By Ronald Y. Pérez, WC&P Managing Editor

Las Vegas may be the gaming capi-tal of the world but Michael Guidara, CI, rolled some serious dice when on April Fool’s Day, 1993, he walked into his boss’ office. In an eerie sense of timing, Guidara was there to share what he had been mulling over for quite awhile—he was resigning as general manager of a large and successful water bottling company. One might say he had seen the light at the end of the tunnel, and it was in the form of a… water cooler.

“As soon as I saw the filtration, POU (point-of-use) coolers come out, I saw a huge market, ” Guidara explains. “I thought, the first guy in this market will get the lion’s share of it. I started out of my garage and people thought I was nuts for quitting a good job as general manager of a large bottled water company and starting my own business. I began by renting filtration coolers and RO (reverse osmosis) coolers and undersink ROs. That slowly progressed into commercial and residential systems. ”

Bear in mind, he adds, “Change is the price of survival. ”

Thriving in the desert
In retrospect, Guidara and his business—Truckee Meadows Water Systems, of Reno, Nev.—hasn’t only survived but also thrived. Currently, the residential water treatment market makes up 30 percent of his business while filtration fills out 50 percent, coffee comprises 15 percent, and the remaining 5 percent is industrial. The company’s best year was 2001 when it added a few “huge contracts,” says Guidara, namely the Fallon (Nev.) Naval Air Force Base, which experienced a leukemia cluster with 15 cases reported in the last few years. Though the illness’ source has never been pinpointed, the base is located near an old glacier where arsenic can run up to 100 parts per million (ppm) and the pH can climb anywhere between 8.5 to 9.5 (see EXTRA for more information regarding the Fallon leukemia cases).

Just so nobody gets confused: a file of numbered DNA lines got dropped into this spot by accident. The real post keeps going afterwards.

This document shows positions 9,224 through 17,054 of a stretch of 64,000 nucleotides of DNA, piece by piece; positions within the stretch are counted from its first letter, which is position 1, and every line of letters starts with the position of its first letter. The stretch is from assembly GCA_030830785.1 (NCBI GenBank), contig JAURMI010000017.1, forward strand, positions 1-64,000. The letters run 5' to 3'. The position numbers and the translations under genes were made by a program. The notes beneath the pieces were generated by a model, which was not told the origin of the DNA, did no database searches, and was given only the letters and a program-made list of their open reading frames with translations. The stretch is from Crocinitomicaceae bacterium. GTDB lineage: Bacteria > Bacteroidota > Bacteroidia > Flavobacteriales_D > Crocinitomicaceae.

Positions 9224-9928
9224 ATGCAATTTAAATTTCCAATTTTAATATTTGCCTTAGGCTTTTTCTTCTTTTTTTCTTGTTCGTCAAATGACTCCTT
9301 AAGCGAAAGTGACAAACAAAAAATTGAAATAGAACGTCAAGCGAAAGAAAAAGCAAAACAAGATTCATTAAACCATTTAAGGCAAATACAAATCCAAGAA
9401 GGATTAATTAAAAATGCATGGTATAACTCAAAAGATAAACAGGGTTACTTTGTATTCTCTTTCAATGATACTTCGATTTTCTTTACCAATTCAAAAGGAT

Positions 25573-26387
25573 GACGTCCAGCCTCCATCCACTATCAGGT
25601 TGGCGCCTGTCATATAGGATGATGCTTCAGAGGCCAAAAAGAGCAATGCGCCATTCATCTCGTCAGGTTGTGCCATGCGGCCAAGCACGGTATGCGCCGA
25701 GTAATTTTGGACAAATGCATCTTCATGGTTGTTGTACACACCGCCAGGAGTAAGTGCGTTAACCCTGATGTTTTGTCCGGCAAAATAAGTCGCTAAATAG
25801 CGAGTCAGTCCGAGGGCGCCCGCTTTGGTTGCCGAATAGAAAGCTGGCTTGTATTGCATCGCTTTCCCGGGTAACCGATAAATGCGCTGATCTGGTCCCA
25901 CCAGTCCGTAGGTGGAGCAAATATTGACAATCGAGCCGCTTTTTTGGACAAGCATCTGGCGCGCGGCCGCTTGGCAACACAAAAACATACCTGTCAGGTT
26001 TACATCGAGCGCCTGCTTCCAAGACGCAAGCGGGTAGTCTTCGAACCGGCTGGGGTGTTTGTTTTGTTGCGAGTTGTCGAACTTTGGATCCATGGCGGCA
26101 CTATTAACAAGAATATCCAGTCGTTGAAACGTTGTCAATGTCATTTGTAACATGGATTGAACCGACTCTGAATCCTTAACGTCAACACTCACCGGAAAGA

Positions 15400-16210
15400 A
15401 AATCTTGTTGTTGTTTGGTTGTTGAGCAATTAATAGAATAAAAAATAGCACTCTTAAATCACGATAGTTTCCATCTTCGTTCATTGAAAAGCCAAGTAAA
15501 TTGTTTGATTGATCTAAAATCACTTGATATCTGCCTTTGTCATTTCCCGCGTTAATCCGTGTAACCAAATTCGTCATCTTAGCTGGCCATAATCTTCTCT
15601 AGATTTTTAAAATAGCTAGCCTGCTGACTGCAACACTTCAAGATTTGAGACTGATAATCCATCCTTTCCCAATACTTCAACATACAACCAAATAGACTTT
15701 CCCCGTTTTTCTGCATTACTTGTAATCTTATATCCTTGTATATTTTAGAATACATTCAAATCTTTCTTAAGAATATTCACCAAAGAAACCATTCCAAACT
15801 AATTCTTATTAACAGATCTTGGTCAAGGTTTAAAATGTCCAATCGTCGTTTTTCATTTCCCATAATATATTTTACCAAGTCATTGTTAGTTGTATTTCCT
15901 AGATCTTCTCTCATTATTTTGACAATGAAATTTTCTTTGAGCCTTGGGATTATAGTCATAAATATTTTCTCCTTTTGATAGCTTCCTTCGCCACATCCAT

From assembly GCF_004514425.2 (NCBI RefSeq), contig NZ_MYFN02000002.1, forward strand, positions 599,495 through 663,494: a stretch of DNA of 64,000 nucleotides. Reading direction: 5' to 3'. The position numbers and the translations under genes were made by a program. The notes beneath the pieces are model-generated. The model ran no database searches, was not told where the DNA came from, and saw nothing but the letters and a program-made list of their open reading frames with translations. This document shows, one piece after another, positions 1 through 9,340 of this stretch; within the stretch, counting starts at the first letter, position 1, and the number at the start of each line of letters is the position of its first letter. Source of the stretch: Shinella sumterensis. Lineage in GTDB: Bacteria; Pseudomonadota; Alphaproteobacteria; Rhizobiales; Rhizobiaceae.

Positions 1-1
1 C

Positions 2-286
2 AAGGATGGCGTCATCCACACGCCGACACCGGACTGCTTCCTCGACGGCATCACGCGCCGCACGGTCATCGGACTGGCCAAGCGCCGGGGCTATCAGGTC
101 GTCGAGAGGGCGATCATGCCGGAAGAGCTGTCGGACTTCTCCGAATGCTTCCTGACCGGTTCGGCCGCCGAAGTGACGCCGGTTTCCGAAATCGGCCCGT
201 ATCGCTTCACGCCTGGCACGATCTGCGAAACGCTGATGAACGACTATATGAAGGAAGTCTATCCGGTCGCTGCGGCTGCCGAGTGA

To satisfy more than 1,000 accounts, independent dealer Truckee Meadows carries a wide array of water softeners, filtration water coolers and coffee-related water products. Guidara relies on an extensive list of water treatment companies including Oasis Manufacturing (water coolers), R&M Water (softeners), Water-Right (sanitizers), Hydrotech (RO units and the largest affiliated company), Good Water Warehouse (parts), and Newco and Aquabrew (coffee services).

Java is all the rage
“Coffee is big for us,” Guidara, 38, says. “We would go into these businesses, and they would say, ‘OK, you have our water but now our bottled water company is doing our coffee and we don’t want two bills. Can you do our coffee?’ And we fill Starbucks, gourmet coffees, Folgers and Yuban. And then, of course, you’re in the business and people will go, ‘Well, what about my homes?’